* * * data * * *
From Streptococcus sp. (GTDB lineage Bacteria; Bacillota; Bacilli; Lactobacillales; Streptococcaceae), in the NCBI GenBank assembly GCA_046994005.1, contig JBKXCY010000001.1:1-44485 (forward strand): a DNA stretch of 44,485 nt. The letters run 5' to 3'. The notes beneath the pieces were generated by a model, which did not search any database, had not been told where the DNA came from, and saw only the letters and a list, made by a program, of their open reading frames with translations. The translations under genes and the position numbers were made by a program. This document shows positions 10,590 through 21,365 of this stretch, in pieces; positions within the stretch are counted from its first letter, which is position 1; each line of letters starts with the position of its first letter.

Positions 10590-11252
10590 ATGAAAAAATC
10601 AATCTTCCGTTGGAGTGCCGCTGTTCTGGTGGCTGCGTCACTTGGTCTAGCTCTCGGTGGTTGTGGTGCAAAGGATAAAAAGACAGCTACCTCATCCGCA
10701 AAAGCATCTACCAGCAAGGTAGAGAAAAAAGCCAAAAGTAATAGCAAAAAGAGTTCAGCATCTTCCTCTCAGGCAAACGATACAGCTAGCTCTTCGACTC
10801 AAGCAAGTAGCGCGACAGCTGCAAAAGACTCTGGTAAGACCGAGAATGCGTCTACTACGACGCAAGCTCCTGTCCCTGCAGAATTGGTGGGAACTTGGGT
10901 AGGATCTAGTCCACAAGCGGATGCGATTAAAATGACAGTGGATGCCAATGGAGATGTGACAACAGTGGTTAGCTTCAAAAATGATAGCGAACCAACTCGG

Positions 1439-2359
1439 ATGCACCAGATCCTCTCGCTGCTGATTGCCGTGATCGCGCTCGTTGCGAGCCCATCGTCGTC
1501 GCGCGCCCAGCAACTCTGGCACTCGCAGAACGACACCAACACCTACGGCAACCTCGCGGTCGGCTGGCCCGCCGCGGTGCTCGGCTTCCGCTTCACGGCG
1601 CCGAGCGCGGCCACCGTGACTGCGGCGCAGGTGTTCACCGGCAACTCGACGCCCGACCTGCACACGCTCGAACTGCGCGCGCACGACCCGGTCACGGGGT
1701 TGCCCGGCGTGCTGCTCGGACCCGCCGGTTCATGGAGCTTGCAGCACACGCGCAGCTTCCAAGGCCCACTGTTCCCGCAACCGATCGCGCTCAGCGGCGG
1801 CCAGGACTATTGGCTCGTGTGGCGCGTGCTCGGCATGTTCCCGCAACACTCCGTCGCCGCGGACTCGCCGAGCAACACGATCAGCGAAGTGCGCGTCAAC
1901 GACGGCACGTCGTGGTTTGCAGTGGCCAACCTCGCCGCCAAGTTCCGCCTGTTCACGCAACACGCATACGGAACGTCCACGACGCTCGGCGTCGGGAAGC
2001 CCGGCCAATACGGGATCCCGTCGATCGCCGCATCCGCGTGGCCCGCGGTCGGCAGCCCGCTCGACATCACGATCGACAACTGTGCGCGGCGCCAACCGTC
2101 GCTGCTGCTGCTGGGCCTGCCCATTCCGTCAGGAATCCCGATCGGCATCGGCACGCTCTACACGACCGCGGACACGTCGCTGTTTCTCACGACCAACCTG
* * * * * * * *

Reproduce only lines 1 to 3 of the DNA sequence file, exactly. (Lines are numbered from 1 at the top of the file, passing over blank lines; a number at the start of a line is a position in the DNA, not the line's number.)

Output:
From Streptococcus sp. (GTDB lineage Bacteria; Bacillota; Bacilli; Lactobacillales; Streptococcaceae), in the NCBI GenBank assembly GCA_046994005.1, contig JBKXCY010000001.1:1-44485 (forward strand): a DNA stretch of 44,485 nt. The letters run 5' to 3'. The notes beneath the pieces were generated by a model, which did not search any database, had not been told where the DNA came from, and saw only the letters and a list, made by a program, of their open reading frames with translations. The translations under genes and the position numbers were made by a program. This document shows positions 10,590 through 21,365 of this stretch, in pieces; positions within the stretch are counted from its first letter, which is position 1; each line of letters starts with the position of its first letter.

Positions 10590-11252
10590 ATGAAAAAATC